D. Access to Remedy

There need to be independent grievance and accountability mechanisms inscribed into the legislation that empower communities to seek remedies for abuses of rights or legal procedure, whether by a private or governmental actor. This grievance mechanism and body must be at arms-length from all mine stakeholders. Currently no such mechanism exists in the draft bill.

E. Human Rights Due Diligence

The draft bill needs to include robust human rights standards that mine operators must observe or face serious sanction, with remedies in place for violations of these standards. Not only have mining operators on Bougainville participated in human rights abuses, this behaviour may also be witnessed across Papua New Guinea. Currently the bill does not offer a robust framework for addressing this enduring issue.

As you will appreciate, these comments are based off a preliminary reading of the draft bill. Nonetheless, we hope you find this feedback useful, and we welcome a continuing conversation on the issues raised within.

With sincere regards,

Brynnie Goodwill, CEO Jubilee Australia

Co-signed: Bismarck Ramu Group
Co-signed: International State Crime Initiative


Filed under Human rights, Papua New Guinea

Critics slam new Bougainville mining law as ‘forgetting history’

Aloysius Laukai | Pacific Media Watch

A file picture of the Bougainville parliamentary House. Image: Radio New Dawn FM

A file picture of the Bougainville parliamentary House. Image: Radio New Dawn FM

The controversial Bougainville Mining Bill has been passed by the Autonomous Bougainville Government parliament and has been immediately condemned by critics as “forgetting history”.

The bill went through the thrd reading to become a Bougainville law yesterday.

It has been adopted in spite of all the negotiations and dissatisfaction expressed by factions of the communities throughout Bougainville.

The bill did not go unchallenged but was forced to go through scrutiny by former combatants who demanded certain sections to be removed before they could allow the government to finally pass the bill.

At the time of the passing of the bill, the House was full to capacity as people witnessed the passing of the bill.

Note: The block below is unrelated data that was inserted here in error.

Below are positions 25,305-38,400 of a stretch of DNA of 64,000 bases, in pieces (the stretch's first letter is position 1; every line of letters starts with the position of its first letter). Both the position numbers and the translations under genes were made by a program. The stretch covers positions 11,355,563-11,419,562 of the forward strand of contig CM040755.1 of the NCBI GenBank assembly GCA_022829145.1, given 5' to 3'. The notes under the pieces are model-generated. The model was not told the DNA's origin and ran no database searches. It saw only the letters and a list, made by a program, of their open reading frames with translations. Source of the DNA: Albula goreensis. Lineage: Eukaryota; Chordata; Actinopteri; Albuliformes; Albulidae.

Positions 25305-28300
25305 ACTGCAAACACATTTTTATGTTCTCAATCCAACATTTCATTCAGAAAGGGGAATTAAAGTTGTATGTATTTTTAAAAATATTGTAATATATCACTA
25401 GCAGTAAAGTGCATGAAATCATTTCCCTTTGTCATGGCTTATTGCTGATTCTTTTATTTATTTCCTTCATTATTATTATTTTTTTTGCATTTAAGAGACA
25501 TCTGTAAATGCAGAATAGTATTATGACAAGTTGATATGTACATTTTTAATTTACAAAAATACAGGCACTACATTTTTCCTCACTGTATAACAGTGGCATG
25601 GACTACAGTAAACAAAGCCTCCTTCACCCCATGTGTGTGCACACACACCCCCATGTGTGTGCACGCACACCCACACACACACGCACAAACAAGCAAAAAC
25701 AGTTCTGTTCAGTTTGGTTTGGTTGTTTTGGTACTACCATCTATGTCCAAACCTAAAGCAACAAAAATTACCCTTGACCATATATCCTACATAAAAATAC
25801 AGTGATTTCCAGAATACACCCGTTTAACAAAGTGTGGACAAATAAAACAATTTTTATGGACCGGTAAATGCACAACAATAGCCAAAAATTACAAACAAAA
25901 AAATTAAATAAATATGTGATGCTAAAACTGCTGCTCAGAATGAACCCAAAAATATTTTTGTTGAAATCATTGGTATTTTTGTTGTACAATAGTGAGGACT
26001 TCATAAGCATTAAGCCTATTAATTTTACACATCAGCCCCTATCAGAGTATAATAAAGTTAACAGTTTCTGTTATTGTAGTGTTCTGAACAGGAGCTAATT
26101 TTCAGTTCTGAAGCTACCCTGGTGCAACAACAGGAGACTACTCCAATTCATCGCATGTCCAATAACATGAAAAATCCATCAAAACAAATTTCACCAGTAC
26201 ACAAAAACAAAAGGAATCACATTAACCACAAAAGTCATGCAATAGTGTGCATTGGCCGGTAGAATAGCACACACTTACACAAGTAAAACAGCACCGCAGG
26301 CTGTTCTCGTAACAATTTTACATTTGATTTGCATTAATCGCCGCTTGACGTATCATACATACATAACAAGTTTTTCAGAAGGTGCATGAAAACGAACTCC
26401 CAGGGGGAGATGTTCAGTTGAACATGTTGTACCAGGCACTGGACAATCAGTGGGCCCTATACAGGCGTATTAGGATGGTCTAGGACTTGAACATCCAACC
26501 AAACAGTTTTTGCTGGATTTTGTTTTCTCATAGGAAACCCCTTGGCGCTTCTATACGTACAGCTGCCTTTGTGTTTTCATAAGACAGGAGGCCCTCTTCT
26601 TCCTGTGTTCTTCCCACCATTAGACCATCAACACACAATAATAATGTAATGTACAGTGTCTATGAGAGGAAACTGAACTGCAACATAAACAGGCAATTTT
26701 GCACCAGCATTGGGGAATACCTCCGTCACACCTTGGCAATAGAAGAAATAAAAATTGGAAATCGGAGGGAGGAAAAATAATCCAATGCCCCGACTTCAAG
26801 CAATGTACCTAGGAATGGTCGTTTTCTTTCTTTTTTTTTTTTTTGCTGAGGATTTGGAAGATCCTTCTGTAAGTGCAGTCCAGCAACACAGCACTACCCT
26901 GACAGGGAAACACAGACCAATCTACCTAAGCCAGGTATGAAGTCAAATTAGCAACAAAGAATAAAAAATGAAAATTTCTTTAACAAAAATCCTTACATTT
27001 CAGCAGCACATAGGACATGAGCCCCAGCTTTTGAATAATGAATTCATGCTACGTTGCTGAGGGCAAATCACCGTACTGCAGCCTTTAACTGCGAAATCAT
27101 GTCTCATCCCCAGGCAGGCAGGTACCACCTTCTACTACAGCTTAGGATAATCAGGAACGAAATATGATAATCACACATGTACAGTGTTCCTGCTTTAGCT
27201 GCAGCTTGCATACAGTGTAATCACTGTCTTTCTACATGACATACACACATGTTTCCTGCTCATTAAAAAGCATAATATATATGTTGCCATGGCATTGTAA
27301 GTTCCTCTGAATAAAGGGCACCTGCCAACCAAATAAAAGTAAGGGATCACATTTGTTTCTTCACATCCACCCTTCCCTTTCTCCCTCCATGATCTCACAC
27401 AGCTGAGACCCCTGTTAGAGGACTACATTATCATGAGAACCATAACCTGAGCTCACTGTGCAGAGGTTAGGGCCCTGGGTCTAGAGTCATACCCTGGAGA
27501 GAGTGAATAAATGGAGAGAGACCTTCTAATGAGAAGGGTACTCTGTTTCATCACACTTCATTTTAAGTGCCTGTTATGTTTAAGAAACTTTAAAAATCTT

The member for Central Bougainville and Minister for Communication in the Papua New Guinea National Government, Jimmy Miringtoro, told Radio New Dawn FM from Port Moresby that he was not happy that the ABG had rushed this bill through on the eve of the ABG general elections.

He said the ABG should have left the bill to the next government after more scrutiny from all stakeholders on Bougainville.

Miringtoro said that pushing the bill through was “not proper” as other outstanding issues were still not yet resolved on the future of mining on Bougainville.

‘Still in dark’

He said that from the beginning he had warned the ABG against the bill, especially when the people were “still in the dark” about how they might lose their rights form their land and resources forever.

The minister also also said that the bill had been written by “outsiders” like Adam Smith International which had been involved in controversial development policies in the Third World.

It was unfortunate the government did not “listen to the cries of the citizens”, Miringtoro said.

The Australian-based Bougainville Freedom Movement also criticised the passing of the law

It challenged a speech by Bougainville President John Momis yesterday when he was quoted as saying: “With our new mining bill, we are completely rejecting that terrible past,” referring to the decade-long civil war over the Panguna copper mine and the envronmental degradation.

“Does this mean that President Momis is forgetting his own history and the shocking history of Bougainville Copper Limited (BCL) in its mining operations on Bougainville and what the mining company did to the people of Bougainville and the environment?” said BFM in a statement.

“It is a ‘terrible past’ and will not be forgotten but it should not be ‘rejected’.”

Not once had the BCL or Rio Tinto mining companies ever apologised or compensated the people of Bougainville for the environmental devastation it caused and the “extremely wicked atrocities it inflicted on the people of Bougainville”, said BFM.